For a class 2 light fitting, you can simply trim the exposed copper earth back and cover it with some insulation tape. Finding an exposed earth wire is expected because the installation electrician will invariably use twin and earth cables for the lighting circuit.

Do LED lights need to be earthed?

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Yes, take caution with all light fittings. You are likely replacing incandescent bulbs or halogens with LEDs, and there is no difference in the power entering the light fitting, so ensure it is earthed correctly.

If a fault develops in the lighting circuit and your LED is not earthed, you could be in for a world of pain and hurt.

What colour is the earth wire?

Green and yellow, if you are unsure of the colours used in electrical wires, you need to find a local electrician to carry out your electrical work regardless of the size of the job.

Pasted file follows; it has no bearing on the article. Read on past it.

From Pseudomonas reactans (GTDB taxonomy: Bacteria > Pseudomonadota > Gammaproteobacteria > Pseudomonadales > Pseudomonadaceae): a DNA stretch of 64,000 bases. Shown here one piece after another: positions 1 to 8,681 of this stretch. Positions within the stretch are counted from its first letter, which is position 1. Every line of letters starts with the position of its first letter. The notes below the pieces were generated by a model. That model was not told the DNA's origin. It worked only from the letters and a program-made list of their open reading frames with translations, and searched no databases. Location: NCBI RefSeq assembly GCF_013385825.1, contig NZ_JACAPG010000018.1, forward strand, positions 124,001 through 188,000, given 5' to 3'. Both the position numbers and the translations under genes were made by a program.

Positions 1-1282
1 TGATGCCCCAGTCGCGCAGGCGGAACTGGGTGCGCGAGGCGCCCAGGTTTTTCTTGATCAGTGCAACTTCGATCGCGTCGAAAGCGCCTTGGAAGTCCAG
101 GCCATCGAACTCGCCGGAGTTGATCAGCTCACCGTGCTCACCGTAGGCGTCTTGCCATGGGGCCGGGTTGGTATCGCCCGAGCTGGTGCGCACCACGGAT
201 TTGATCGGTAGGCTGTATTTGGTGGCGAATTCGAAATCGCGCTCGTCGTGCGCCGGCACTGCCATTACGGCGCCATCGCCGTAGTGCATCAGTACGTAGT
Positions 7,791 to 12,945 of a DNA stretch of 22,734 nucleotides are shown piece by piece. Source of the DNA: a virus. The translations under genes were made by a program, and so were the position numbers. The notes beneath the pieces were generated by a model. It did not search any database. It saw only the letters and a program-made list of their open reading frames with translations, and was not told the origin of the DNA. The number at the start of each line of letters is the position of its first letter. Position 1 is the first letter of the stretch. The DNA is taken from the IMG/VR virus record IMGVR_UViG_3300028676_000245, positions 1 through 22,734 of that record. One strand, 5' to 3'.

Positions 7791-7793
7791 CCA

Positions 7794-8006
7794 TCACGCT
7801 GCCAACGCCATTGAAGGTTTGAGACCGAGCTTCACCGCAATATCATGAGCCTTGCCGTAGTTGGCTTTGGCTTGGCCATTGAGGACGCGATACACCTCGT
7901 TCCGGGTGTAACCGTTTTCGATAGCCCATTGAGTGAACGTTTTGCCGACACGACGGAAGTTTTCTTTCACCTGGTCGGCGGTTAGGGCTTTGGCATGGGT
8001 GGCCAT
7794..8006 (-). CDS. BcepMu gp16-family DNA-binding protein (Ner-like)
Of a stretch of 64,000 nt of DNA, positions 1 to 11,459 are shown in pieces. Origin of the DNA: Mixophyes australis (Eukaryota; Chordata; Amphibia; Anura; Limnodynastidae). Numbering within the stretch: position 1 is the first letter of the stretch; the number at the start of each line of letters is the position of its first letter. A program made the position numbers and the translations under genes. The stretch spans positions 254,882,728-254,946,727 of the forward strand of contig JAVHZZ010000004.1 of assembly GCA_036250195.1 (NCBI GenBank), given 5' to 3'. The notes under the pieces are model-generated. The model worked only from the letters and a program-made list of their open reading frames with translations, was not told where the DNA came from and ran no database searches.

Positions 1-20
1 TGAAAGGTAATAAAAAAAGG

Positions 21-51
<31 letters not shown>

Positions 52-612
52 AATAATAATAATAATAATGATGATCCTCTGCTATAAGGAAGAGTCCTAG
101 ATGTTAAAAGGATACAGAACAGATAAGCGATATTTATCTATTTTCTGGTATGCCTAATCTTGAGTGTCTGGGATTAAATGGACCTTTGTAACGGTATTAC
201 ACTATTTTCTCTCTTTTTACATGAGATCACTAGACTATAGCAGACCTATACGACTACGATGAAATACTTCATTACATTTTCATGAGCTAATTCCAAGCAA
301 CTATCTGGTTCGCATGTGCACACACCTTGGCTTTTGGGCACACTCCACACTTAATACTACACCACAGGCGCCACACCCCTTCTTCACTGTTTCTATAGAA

What happens if you touch an earth wire?

When working with electrical wires, you should always be cautious and never assume anything.

Under normal conditions, you should not get an electric shock from earth wire. However, if conditions are not typical and there is a fault in the circuit, you could find yourself as the conductor of electricity to the ground, which will not be a pleasant experience for you.

Before you start work on any electrical circuit, regardless of your DIY experience, isolate the power from the consumer unit, aka the fuse board, and switch the main incoming power supply off at the big red switch. Don’t even rely solely on the RCBO circuit breaker.

What will happen if you don’t connect the earth wire to a conductive class 1 light fitting?